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Journal of Women and Minorities in Science and Engineering
SJR: 0.468 SNIP: 0.905 CiteScore™: 1.65

ISSN Imprimir: 1072-8325
ISSN On-line: 1940-431X

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Journal of Women and Minorities in Science and Engineering

DOI: 10.1615/JWomenMinorScienEng.2016014000
pages 159-181

'AN INCREDIBLY STEEP HILL': HOW GENDER, RACE, AND CLASS SHAPE PERSPECTIVES ON ACADEMIC CAREERS AMONG BEGINNING BIOMEDICAL PHD STUDENTS

Christine V. Wood
Northwestern University Feinberg School of Medicine, Chicago, IL
Patricia B. Campbell
Cambell-Kibler Associates, Inc., Groton, MA
Richard McGee
Northwestern University Feinberg School of Medicine, Chicago, IL

RESUMO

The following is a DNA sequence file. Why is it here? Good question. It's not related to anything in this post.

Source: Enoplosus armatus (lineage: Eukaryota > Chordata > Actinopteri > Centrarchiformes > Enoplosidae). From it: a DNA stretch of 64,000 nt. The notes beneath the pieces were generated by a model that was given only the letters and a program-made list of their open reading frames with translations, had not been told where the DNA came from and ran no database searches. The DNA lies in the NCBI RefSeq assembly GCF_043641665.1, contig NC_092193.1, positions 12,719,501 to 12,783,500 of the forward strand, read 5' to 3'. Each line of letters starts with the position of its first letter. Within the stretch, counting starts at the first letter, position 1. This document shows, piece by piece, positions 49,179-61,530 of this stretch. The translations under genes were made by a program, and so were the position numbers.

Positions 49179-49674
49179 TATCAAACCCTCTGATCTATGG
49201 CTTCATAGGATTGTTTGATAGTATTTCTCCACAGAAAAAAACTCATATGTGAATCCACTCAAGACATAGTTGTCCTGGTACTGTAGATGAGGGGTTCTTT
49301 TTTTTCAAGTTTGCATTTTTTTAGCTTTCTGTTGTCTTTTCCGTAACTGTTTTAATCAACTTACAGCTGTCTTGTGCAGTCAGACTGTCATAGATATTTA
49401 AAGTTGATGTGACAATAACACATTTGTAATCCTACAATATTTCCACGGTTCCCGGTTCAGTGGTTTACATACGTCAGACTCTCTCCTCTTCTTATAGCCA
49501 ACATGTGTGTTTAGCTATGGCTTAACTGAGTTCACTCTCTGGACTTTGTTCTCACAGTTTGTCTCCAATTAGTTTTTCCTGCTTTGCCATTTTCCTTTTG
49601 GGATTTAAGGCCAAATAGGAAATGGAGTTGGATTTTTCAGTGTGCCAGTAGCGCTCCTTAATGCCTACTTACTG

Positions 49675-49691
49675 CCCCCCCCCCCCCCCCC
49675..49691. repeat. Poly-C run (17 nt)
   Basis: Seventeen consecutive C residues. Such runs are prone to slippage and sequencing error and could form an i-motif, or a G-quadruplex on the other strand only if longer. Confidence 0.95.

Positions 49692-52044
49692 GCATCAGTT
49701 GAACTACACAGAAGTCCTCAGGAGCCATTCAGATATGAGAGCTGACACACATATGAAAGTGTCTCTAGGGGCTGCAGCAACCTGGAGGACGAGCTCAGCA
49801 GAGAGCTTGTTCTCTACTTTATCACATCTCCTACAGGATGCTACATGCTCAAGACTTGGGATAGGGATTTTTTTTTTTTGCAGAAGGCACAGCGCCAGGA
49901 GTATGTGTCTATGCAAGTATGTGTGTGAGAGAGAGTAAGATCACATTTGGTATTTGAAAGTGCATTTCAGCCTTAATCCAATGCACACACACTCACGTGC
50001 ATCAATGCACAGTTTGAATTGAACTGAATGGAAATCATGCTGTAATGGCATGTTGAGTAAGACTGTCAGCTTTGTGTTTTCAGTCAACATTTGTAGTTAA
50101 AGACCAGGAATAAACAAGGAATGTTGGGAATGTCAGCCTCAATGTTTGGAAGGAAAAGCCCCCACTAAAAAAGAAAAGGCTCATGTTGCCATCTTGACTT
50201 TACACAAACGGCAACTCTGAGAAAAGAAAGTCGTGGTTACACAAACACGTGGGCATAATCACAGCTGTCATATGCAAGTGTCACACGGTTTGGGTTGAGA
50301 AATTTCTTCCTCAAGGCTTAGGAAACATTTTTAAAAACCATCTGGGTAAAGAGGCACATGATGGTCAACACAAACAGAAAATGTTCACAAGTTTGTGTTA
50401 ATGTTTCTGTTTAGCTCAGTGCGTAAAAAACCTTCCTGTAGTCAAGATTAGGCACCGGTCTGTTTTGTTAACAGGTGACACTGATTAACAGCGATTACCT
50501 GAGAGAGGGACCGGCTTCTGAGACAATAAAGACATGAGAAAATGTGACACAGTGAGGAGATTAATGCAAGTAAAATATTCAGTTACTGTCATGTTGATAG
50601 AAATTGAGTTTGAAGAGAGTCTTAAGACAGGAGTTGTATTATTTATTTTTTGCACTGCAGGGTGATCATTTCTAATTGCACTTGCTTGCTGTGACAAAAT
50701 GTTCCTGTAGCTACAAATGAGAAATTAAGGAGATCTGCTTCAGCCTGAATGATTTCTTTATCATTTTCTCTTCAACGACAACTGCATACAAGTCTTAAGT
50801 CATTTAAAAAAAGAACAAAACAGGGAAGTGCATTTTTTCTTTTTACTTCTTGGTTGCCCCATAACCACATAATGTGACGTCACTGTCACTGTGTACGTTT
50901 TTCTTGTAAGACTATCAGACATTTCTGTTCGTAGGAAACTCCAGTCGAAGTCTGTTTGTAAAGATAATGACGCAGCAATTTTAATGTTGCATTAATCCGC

This paper analyzes perspectives on academic careers among 60 beginning PhD students in the biomedical sciences. It presents seven perspectives on academic careers articulated by the students in the sample and explains the way that race/ethnicity, gender, and students' family education backgrounds are tied to those perspectives. The findings show that traditionally underrepresented students find the academic career path less navigable than students from well-represented groups. Among underrepresented students, even those from higher family education backgrounds, experiences related to race/ethnicity and gender often inform perceptions of the academic career even before they start their graduate research training. As the composition of the graduate population changes to include more women and underrepresented racial and ethnic minority men, it is important to note that not all graduate students enter with the same perspectives and views of the academic career and that there are meaningful differences in perspectives across demographic lines. Graduate programs can play a critical role in providing information and support for graduate students as they navigate their career choices, particularly at the earliest stages of training. By becoming sensitive to students' perspectives on career options, and understanding how differences in perspectives arise, mentors and others can align advising strategies with the experiences and views of students.


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